It was really good, and I love having it for breakfast with toast. In fact, I loved it so much that I bought two calamansi trees to plant in my backyard! :-) 

What you need: 

60 pieces calamansi
3 cups sugar
1 cup water

What to do: 

Rinse the fruits very well (since we are going to use the skin). Remove the tops and slice them across the middle horizontally (along the "equator"). 

Yay! Freshly bathed!

Using a boning knife, remove the seeds from the fruit halves. Coarsely chop the seeded fruit and place in a food processor. Pulse about 10 times, or until the fruit pieces are smaller but not pureed. 

This is a two-knife job!

In a large saucepan over medium heat, combine all the ingredients. Bring to a soft simmer while stirring to dissolve the sugar. Lower the heat and cook for about 15 to 20 minutes, or until the mixture thickens.

Remove from heat and let cool. Spoon in jars or airtight containers and store in the fridge.

Tips, Tricks and Tweaks: 

1. The peels add a hint of bitterness to it. If you don't like to include the peel in your recipe, add pectin to your mixture.
2. Make sure you remove all the seeds!
3. I used a boning knife to fish out the seeds in those hard to reach places. A small knife would do, too.

Labels: ,

Pinoy Spaghetti

With burnt toast edges on the background

Hubby surprised me one night by bringing home a bagful of Filipino goodies (from the Asian store, of course!). I went straight to the thing that I have been craving the most - the spaghetti sauce! Not just any spaghetti sauce, mind you. Filipino spaghetti sauce is sweet and reminiscent of meat sauce with a touch of sugar. I really can't explain, all I knew was that I wanted it! 

I had White King's Fiesta Spaghetti Sauce, and I followed the recipe on the back of the pouch  for the "Special Spaghetti". I tweaked it a bit because I wanted it to taste like the spaghetti I used to have as a little girl. ;-)

What you need: 

1 lb ground pork
1 pack (17.6 oz) Fiesta Spaghetti Sauce
1 can (7 oz) button mushroom
1 medium yellow onion, finely chopped
1 1/2 cups hotdog (about 4 pieces), sliced into rings
1 carrot, chopped finely
1 can (14.5 oz) diced tomatoes
1 tablespoon olive oil
1 tablespoon butter
5 cloves of garlic, finely minced
1 bay leaf
1 cup beef broth
1/4 cup dry white wine
1/4 teaspoon parsley flakes

What to do: 

In a sauce pot, heat the olive oil and butter. Saute garlic, onion, and carrots over medium heat. Add the ground pork and cook until meat is browned. Add the rest of the ingredients and allow to simmer for about 30 minutes, or until slightly thickened. Season to taste.

Double double toil and trouble. Fire burn and cauldron bubble.

Cook spaghetti noodles according to package directions. Drain and serve on a platter. Top with sauce and Parmesan cheese. Enjoy!

Tips, Tricks and Tweaks: 

1. Use beef instead of pork.
2. If using fresh parsley, use about a tablespoon.
3. Not a fan of canned tomatoes? Use fresh ones - about 4 pieces.


Oven-Roasted Cornish Game Hens

I couldn't pass up a pair of Cornish Game Hens in our local grocery store (yes, they were sold in twos due to their diminutive size) so I bought them without even having a clue on what to do with them. I thought of stuffing one (ala micro-mini turkey), but decided against it and roasted it  instead.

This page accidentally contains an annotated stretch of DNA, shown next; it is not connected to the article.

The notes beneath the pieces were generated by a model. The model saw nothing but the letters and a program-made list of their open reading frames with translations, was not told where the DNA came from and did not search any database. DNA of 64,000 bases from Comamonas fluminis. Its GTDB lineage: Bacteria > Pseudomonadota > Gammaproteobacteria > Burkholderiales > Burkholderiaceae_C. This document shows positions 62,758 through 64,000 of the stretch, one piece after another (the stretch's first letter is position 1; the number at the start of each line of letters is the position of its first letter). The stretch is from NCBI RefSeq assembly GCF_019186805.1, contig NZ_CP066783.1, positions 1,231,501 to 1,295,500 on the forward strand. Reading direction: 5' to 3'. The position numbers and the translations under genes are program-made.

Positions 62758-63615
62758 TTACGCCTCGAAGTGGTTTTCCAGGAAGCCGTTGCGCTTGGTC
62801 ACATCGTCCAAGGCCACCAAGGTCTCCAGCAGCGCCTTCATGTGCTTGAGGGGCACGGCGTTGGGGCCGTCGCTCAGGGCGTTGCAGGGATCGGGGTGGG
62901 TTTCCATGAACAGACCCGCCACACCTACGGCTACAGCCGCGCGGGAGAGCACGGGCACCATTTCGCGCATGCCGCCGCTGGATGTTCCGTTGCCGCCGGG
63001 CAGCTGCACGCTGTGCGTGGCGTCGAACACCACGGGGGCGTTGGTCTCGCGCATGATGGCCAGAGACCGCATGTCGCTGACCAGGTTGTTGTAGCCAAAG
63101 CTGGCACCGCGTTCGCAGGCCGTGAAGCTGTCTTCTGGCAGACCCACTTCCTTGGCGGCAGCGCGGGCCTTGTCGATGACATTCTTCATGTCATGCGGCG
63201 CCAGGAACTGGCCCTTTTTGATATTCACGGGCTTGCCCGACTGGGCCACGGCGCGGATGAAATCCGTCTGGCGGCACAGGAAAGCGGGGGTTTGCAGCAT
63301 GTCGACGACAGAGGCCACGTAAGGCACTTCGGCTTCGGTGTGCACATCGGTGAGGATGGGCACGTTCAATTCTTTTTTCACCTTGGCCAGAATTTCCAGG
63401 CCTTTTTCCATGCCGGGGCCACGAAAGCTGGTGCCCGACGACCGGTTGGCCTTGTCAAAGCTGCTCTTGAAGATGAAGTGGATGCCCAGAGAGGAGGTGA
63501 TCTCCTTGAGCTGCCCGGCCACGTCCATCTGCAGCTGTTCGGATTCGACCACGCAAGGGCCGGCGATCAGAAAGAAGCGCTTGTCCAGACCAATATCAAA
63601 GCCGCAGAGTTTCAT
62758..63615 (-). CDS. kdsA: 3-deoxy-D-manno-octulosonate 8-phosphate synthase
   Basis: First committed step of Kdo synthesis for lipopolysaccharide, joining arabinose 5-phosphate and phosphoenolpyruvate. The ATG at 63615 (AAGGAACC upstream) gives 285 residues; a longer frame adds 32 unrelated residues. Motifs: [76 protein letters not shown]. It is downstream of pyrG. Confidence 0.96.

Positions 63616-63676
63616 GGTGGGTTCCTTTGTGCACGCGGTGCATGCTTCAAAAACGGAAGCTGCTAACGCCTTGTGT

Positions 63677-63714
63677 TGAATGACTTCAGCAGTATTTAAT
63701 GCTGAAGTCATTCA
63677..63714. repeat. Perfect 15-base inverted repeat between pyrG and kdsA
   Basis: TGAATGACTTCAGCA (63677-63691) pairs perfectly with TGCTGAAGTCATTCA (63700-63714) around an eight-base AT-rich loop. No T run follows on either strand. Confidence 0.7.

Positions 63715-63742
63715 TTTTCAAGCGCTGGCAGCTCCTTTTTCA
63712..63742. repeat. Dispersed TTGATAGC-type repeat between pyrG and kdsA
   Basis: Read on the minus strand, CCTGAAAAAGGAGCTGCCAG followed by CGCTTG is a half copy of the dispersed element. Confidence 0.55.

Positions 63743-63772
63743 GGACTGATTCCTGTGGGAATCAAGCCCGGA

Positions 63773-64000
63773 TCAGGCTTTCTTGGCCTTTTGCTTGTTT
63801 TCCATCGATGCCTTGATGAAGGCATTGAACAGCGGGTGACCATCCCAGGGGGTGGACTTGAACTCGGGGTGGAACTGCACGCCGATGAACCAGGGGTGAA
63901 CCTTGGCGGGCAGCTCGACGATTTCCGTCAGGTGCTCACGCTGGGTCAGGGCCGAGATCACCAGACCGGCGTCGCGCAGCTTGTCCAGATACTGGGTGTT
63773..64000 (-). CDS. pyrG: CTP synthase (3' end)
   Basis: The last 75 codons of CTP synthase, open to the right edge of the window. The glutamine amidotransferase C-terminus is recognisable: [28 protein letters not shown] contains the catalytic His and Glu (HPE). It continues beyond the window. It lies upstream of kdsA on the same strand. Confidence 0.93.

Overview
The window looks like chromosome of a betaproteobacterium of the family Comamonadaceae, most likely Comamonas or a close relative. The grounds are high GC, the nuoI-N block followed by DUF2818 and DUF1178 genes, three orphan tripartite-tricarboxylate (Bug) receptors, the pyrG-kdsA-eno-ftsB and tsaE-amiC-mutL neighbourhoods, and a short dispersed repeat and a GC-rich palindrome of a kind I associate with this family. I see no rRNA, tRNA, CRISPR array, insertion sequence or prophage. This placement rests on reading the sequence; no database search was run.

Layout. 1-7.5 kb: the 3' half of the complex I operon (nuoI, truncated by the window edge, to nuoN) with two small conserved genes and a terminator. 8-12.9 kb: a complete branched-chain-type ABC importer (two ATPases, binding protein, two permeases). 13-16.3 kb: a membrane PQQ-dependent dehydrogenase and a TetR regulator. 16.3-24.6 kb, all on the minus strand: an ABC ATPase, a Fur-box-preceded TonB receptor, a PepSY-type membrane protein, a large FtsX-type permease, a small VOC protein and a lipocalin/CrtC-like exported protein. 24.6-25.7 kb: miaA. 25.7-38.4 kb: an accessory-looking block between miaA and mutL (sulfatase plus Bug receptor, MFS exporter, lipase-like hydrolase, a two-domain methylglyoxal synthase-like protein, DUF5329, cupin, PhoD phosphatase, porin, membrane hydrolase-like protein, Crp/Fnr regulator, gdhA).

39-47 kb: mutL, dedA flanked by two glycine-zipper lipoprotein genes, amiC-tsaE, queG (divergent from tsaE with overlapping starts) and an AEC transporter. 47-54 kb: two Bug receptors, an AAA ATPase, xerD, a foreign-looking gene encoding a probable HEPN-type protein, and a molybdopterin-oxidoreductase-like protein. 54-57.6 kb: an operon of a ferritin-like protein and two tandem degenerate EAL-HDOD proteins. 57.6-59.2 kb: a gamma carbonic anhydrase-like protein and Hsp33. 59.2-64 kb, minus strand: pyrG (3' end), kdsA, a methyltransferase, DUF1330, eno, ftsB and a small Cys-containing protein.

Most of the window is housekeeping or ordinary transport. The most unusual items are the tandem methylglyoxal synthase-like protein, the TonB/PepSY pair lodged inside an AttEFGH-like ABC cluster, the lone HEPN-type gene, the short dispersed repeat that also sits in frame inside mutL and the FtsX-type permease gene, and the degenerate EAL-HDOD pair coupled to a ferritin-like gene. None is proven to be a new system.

It turned out pretty good and juicy, and I loved the fact that I used calamansi in it to give it an ethnic flair. The heat of the red pepper flakes was a nice addition, too!

What you need:

1 Cornish Game Hen
4 tablespoon salted butter, melted
1 1/2 tablespoon honey
1 tablespoon calamansi juice
2 teaspoon red pepper flakes
salt and pepper, to taste

What to do: 

Preheat oven to 350°F.

Combine melted butter, red pepper flakes, honey, and calamansi juice. Add a pinch of salt and a dash of pepper. Mix well.

Cut the hen into 2 halves. Place under cold running water and rinse. Pat dry with paper towels. 

Brush the halved hens with the butter sauce (with a cooking brush, or course!). Place them on a roasting pan, skin side down, and bake for about 8 to 10 minutes. Then turn them over and use the remaining butter sauce on the other side of the hen.

Bake for about an hour, or until internal temperature reaches 170°F.

Tips, Tricks and Tweaks: 

1. Add more red pepper flakes if you want some serious heat.
2. Use orange or lemon juice if you can't find calamansi juice.
3. I used clover honey for a deeper taste, but feel free to use regular honey.
4. Always wash your hands thoroughly when handling raw meat.
5. It would be a better idea if you have a separate cutting board for chicken - less chance of cross-contamination.


Poll: School Pizza

Since I started working in a school, I have been (re-)introduced to school lunches. Our school cafeteria actually serves good food like Chicken ala King, Beef Meatball soup, Chicken patties (oh yeah, the chicken patties are REALLY good), and of course, (drumroll please!) the perpetual pizza.

There are 2 kinds of pizza served in many schools - the first one is a rectangular cheese pizza, and the other is an octagon sausage pizza which they call "Fiestada" (some schools call it Mexican Pizza). I have to admit, I have yet to try the cheese kind so I can't say what they taste like. The kids seem to like it, though. As for the Fiestada, I tried it once and it was ok. Not my favorite, but for a school lunch, it was fairly tasty.

Cheese Pizza. Source

Fiesta Tostada Pizza. Source

Which school pizza do you like?